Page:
Penny Black VR official
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|Penny Black VR Official|
|Country of production||United Kingdom|
|Location of production||London|
|Date of production||May 1840|
|Nature of rarity||Few exist|
|No. in existence||Unknown|
|Face value||1 penny £sd|
|Estimated value||US $20,000|
The VR official was one of three postage stamps introduced by the United Kingdom of Great Britain and Ireland in May 1840 for the pre-payment of postage. While the Penny Black and the Two Pence Blue were for use by the general public, as were the Mulready envelopes and letter sheets, the VR official was for use on official mail. In appearance the VR Official was the same as the issued Penny Black except that the Maltese crosses in the top corners were removed and replaced by the letters V and R, hence its common name.
The plate layout for this issue was the same in almost all respects as that used for the penny black and the two pence blue produced at the same time. The only difference in the marginal inscription was the plate identification which was shown as a letter, (see picture), rather than a number as used on the general issue of postage stamps.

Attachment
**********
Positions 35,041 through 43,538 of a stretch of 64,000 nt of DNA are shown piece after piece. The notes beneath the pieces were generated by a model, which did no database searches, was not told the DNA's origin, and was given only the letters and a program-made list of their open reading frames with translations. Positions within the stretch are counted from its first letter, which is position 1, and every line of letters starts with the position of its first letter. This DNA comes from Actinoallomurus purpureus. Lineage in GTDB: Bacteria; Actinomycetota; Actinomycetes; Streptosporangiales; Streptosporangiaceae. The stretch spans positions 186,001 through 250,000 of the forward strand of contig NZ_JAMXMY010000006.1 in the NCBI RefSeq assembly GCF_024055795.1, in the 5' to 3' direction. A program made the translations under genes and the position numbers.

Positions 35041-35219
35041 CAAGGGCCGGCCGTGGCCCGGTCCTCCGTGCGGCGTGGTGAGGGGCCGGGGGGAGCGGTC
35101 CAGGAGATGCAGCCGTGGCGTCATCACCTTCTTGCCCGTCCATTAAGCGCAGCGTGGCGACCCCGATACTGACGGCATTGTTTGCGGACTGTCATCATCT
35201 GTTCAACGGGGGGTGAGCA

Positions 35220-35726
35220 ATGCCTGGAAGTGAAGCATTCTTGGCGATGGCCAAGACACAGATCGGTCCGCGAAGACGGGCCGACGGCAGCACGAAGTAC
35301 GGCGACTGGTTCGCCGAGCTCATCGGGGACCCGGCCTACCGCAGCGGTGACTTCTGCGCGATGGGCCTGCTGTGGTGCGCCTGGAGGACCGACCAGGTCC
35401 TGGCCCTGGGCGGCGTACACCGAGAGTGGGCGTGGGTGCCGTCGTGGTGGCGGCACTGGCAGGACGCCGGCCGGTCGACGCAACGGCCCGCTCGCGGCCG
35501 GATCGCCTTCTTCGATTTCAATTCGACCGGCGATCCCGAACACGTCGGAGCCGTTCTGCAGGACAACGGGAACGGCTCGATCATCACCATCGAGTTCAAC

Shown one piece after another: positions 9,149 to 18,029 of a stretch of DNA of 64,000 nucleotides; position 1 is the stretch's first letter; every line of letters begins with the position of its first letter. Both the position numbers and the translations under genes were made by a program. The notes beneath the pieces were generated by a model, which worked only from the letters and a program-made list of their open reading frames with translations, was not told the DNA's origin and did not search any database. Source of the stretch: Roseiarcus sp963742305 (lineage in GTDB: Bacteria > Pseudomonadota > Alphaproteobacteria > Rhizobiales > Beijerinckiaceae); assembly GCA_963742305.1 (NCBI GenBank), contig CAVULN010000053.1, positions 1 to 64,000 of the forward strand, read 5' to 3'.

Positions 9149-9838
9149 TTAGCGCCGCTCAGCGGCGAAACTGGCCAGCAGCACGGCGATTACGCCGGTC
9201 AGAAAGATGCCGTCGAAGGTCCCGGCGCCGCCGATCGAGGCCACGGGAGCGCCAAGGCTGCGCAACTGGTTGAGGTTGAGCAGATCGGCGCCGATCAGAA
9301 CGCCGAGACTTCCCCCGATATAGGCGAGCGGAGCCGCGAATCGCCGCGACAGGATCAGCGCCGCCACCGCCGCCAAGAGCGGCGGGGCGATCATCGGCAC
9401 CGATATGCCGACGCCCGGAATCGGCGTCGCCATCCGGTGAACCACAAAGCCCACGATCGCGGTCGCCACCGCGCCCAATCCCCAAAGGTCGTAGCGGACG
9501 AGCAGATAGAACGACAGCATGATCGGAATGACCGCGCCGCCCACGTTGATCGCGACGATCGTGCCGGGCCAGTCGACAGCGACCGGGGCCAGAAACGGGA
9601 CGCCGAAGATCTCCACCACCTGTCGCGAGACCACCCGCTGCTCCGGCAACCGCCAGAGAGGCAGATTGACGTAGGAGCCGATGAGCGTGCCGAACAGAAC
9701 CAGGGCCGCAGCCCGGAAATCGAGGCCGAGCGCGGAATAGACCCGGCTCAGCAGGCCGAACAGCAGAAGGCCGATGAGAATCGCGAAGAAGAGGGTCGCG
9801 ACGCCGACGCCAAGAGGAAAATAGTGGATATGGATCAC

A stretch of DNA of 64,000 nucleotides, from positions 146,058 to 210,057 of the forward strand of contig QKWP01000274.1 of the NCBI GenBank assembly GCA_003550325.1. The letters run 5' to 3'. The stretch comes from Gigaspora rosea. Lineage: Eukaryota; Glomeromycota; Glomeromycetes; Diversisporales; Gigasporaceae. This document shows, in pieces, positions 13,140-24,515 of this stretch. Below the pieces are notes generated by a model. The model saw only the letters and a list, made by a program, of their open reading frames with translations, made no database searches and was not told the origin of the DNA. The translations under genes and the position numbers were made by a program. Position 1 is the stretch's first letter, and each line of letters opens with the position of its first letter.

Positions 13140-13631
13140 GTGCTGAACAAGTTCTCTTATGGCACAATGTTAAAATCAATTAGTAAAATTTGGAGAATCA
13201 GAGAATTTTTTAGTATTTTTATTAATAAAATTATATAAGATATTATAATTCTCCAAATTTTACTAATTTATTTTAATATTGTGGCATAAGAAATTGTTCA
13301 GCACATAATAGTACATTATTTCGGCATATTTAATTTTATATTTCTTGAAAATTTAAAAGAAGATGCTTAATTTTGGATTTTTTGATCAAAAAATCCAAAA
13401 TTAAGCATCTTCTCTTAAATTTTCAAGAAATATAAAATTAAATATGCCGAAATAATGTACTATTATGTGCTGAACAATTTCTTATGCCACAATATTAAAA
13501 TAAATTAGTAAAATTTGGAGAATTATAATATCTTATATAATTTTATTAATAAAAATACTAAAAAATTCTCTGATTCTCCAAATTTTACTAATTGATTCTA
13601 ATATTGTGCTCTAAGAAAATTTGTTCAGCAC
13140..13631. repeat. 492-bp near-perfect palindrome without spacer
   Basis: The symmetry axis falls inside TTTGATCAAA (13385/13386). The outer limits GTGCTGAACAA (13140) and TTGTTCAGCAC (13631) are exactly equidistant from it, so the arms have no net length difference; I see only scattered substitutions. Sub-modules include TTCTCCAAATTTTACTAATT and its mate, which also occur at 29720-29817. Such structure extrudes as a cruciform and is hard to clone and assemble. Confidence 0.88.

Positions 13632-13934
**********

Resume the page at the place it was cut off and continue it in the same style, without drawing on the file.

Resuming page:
The idea of this stamp was that it would be used on official correspondence from government departments. However, the public dislike and mockery of the Mulready envelope and letter sheets led to vast numbers of the Mulreadies being issued to the various departments, with the tax office being the heaviest user.
Since existing stocks could be used, the idea of the official stamp was abandoned. Nearly all of the supplies which had been printed were destroyed on 25 January 1843. Twenty-one sheets survived, a few of the stamps passed (invalidly) through the posts, and Rowland Hill used some to experiment with cancellation techniques.
References and sources
- "Police" in The Times (London, England), Thursday, 7 January 1892; pg. 14; Issue 33528.
- "Morris Giwelb" by Cyril Permutt in Philatelic Paraphernalia, No. 23/24, April/July 1990, pp. 333-334.
- Birch, Brian. (2012) Biographies of Philatelists and Dealers. 12th edition. Standish, Wigan: Brian Birch, p. 880.